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Why choose Bean to Bar Chocolate made in India?

Bean to Bar chocolates made in india
Bean to Bar Chocolates made in India

10th April 2021, Chennai, India

The year 2021 can be considered a tipping point for the Bean to Bar industry in India. The bean to bar chocolate market in India has witnessed unprecedented growth in the last 2-3 years and is worth about 10 Crores (Cocoatrait Research) in 2021. India currently boasts of around 28 small, medium and large sized bean to bar chocolate makers all demonstrating healthy growth rates and growing at over 40% Y-O-Y on an average. Cocoatrait forecasts that there would be over 40 branded bean to bar chocolate makers by 2022. Interestingly, Covid-19 has only had a temporary dampening effect on the category and there seems to be minimal impact on sales overall in the year 2020.

For the interested, many mass produced industrial chocolates are also made from bean to bar. However, not all. In fact several premium and luxury chocolate brands do not control their entire chocolate making process. They simply buy bulk industrially produced chocolate and melt them, mix certain ingredients and mould them into chocolate bars or other chocolate products. This can be a fairly simplistic process and a bean to bar chocolate maker has a lot on the plate to deal with.

Understanding of how flavours of cacao are impacted by genetic variety (genotype), climate, bean composition, soil type, age of cocoa tree, postharvest treatments of the beans such as fermentation and drying, processing such as roasting, refining, conching, tempering as well as storage and transportation make bean to bar chocolates a balanced mix of both a science and art. This is a very interesting subject for chocolate makers, the trade and consumers alike.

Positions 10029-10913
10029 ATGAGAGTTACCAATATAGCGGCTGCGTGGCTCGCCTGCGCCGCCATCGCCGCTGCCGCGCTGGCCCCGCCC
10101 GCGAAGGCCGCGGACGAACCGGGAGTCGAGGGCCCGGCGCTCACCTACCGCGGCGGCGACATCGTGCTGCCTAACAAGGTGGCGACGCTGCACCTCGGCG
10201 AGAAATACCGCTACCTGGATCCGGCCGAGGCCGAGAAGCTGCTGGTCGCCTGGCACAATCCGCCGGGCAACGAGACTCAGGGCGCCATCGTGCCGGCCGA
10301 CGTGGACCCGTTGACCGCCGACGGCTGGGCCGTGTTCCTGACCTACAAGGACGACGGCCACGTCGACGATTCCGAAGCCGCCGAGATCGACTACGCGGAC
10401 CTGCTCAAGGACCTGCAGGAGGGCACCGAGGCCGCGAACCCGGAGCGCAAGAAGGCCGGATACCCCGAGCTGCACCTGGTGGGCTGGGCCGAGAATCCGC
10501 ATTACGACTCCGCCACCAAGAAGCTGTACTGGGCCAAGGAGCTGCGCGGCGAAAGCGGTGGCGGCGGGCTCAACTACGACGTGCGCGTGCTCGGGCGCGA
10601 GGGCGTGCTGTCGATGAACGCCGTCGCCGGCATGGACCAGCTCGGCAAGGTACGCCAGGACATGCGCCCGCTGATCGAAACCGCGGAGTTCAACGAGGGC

From the supply side, this rise of craft or artisanal Bean to Bar chocolate makers in India has been bought about by the availability of small scale equipments, access to knowledge/technology and availability of raw materials (cacao beans) locally. Consumer exposure towards fine foods and beverages like wine, speciality coffee, teas & beer attributed primarily to increased travel, rise in disposable income, decreased propensity to savings and access to information has driven demand noticeably over the last few years.

In India and even globally, there is a misconception about terms such as “craft,” “fine” “artisanal” or “small batch,” in chocolate and in other food categories. Many chocolate brands available on Indian shelves have been imported and/or finished in India using bulk chocolate made industrially from the bulk variety of beans which are usually imported from bulk cacao producing countries like africa. By alkalising cacao, mass market chocolate manufacturers are able to manipulate the flavour, acidity and colour. This is why mass-market dark chocolate is usually intensely bitter with little flavour complexity and are overly dark in colour. The intense bitterness after alkalising is then offset by adding excessive sugar and also milk (in some cases) to make it more palatable to the masses consuming it as a replacement of traditional sweets! This bitterness becomes evident when you consume a 50% dark chocolate where most of the balance 50% is sugar and the chocolate still remains bitter.

Time needed: 5 minutes.

This is why we decided to write this blog post to help understand why it makes more sense to support bean to bar chocolates over mass produced supermarket or imported chocolate brands and why choosing a chocolate made from Indian cacao beans almost becomes a duty of an Indian citizen.

  1. Better for the Farmer